This page only highlights the key differences between fuel algorithms. I don’t intend to list all possible combinations of settings from the fuel level sensor properties, although they all affect data processing to a certain extent. To study each option, I recommend watching a webinar or testing it in practice. Notice that you can change settings without worrying about the initial data because changing the fuel options doesn’t change messages but only affects the displayed result.
Which algorithm to choose
Below is a list of algorithm features that should help you make a choice.
- Suitable for most moving units.
- Relatively easy to set up.
- Used by default.
- for stationary units,
- for units with long idling intervals,
- for units with vehicle attachments, which increases fuel consumption,
- if you suspect fuel thefts while driving,
- if the mileage-based algorithm doesn’t produce expected results.
- More difficult to set up.
- For activation, it’s recommended to simultaneously enable the following options in the fuel level sensor properties:
- Time-based calculation of fuel consumption
- Time-based calculation of fillings
- Time-based calculation of thefts – to process thefts, you also need a consumption mathematical model, which you can create, for example, using the Math Consumption Wizard.
What is the difference between algorithms?
First, we should note that, to some extent, a more correct name for the mileage-based algorithm would be a speed-based algorithm because it ignores messages in which speed is less than the Min moving speed set in the Trip detector. But since the mileage increases when moving, the current name is also appropriate.
It follows from the above that the key difference between algorithms is that the time-based algorithm analyzes all messages, while the mileage-based algorithm excludes some of the messages from the analysis, using simplification. It is based on the fact that you can assess the fuel level change during stops or parkings (i.e., on the low-speed interval) by two messages before and after a given stop or parking. For example, if a vehicle was in the parking lot from 14:00 to 16:00, and the fuel theft happened between 15:00-15:10, you can learn about the fact of theft simply by comparing fuel levels at 14:00 and 16:00.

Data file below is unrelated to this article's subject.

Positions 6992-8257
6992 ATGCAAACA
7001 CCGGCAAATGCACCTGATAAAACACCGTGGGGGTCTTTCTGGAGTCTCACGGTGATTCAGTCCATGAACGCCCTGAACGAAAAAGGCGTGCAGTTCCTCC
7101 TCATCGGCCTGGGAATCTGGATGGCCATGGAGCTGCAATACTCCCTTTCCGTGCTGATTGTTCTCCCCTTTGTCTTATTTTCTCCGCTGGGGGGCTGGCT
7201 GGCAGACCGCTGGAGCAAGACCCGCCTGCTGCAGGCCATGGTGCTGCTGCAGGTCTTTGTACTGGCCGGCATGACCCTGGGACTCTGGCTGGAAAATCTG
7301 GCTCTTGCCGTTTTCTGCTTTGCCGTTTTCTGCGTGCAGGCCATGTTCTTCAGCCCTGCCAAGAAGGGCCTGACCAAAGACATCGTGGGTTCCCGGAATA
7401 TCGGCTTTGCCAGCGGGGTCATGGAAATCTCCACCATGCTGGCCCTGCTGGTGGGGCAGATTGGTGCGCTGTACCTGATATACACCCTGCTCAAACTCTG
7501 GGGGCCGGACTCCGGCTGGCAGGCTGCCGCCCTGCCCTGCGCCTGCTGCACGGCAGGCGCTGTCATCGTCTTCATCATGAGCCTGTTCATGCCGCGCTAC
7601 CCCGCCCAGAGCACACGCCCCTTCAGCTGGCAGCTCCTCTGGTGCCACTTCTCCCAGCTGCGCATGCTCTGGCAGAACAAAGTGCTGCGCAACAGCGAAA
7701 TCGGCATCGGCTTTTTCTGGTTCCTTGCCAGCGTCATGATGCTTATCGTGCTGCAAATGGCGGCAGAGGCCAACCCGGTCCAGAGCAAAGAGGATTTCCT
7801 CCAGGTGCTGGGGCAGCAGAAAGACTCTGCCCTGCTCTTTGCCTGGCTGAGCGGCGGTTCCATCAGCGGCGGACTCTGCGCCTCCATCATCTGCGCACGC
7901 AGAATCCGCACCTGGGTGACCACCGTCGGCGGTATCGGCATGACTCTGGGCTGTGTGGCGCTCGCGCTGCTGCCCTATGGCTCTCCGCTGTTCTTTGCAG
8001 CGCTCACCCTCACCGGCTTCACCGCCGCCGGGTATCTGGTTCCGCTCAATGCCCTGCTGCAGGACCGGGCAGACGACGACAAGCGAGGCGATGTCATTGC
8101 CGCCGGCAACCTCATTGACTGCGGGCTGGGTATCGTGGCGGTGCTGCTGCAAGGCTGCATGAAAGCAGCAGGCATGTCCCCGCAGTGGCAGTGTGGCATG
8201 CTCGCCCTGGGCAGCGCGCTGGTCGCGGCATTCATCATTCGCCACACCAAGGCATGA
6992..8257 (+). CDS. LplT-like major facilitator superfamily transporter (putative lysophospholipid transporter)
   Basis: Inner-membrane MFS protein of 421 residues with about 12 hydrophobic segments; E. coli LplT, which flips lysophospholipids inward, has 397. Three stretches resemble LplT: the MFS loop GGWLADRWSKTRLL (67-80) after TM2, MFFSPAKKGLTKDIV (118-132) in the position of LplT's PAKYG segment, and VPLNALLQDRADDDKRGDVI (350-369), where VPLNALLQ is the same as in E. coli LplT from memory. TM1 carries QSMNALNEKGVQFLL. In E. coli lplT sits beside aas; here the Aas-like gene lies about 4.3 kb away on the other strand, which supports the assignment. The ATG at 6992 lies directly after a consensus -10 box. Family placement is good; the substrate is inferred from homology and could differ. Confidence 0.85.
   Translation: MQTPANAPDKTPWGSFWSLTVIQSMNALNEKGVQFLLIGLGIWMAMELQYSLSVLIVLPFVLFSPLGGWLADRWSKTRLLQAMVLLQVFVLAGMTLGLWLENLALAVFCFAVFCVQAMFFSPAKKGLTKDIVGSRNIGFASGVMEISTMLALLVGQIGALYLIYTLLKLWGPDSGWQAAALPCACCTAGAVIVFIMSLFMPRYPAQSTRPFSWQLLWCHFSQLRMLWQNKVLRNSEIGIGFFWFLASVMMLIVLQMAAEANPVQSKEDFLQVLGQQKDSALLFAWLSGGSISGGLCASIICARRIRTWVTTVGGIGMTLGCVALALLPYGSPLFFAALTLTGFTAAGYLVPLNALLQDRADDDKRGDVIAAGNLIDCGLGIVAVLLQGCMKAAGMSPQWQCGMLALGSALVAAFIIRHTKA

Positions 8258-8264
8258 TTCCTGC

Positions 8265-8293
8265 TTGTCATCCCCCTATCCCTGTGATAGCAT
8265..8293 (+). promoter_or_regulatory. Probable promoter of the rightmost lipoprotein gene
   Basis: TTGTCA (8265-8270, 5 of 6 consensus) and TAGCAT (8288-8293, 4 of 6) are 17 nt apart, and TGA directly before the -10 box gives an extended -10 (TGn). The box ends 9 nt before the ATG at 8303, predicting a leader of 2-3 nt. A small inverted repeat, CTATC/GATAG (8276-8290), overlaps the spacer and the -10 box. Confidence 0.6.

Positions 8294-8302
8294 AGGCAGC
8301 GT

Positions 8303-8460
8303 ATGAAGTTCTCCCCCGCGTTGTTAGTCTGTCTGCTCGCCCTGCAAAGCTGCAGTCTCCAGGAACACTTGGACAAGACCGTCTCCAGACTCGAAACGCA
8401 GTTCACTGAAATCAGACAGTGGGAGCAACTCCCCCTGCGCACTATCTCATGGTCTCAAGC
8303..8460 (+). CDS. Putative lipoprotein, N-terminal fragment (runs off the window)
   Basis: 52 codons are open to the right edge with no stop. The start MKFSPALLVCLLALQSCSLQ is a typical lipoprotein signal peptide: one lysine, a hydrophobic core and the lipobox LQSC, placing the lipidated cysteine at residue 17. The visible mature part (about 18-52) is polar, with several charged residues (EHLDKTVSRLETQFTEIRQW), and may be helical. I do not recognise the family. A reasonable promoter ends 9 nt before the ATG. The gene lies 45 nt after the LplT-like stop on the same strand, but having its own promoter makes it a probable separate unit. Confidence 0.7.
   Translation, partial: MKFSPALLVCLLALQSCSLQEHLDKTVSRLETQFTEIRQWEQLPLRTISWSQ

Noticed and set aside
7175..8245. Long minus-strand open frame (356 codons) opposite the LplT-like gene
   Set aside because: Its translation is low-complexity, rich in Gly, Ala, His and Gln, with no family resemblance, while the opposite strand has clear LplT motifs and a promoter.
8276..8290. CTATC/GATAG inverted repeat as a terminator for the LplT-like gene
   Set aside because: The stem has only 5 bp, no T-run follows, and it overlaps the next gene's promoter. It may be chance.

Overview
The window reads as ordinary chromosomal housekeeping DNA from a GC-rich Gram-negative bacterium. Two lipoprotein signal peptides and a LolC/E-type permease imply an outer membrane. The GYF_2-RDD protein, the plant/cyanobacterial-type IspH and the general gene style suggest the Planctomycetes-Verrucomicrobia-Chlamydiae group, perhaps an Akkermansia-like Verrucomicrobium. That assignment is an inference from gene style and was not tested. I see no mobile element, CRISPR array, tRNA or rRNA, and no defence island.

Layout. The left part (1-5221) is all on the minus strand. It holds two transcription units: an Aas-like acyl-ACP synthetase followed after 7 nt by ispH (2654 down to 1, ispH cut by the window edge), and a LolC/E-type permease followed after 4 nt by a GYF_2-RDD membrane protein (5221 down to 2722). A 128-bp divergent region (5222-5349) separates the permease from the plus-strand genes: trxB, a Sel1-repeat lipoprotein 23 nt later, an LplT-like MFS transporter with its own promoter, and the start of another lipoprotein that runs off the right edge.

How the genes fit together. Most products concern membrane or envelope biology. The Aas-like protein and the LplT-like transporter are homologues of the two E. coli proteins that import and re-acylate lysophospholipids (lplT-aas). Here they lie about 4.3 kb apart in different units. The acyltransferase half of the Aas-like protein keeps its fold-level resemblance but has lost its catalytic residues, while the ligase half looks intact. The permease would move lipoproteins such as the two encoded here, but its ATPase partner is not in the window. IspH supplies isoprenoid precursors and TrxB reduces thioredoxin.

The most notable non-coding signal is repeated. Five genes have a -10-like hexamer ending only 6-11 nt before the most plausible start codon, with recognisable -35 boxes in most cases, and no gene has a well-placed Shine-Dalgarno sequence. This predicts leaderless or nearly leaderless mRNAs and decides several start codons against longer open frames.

Both algorithms calculate consumption for an interval similarly: the fuel level value at the end of the interval is subtracted from the fuel level value at the beginning of the interval, and then the volume of fuel filling for this interval is added to them. However, the key difference between algorithms still implies that they take into account different intervals.
In addition, I’d like to note that the theft volume is included in the consumption by default until the Exclude thefts from fuel consumption option is activated in the report template settings.
Detecting fillings is also the same for both algorithms: the system searches for messages with a sequential increase in the fuel level sensor readings. However, the mileage-based algorithm calculates fuel fillings during stops by only two points (fuel level at the end of the previous movement interval and at the beginning of the next one), without analyzing all messages for the given interval.
Thefts are detected using different methods:
- The mileage-based algorithm detects the theft during parking by two points (fuel level at the end of the previous movement interval and at the beginning of the next one), without analyzing all messages for the given interval.
- The time-based algorithm compares the actual consumption according to the fuel level sensor with the expected consumption determined by the mathematical model.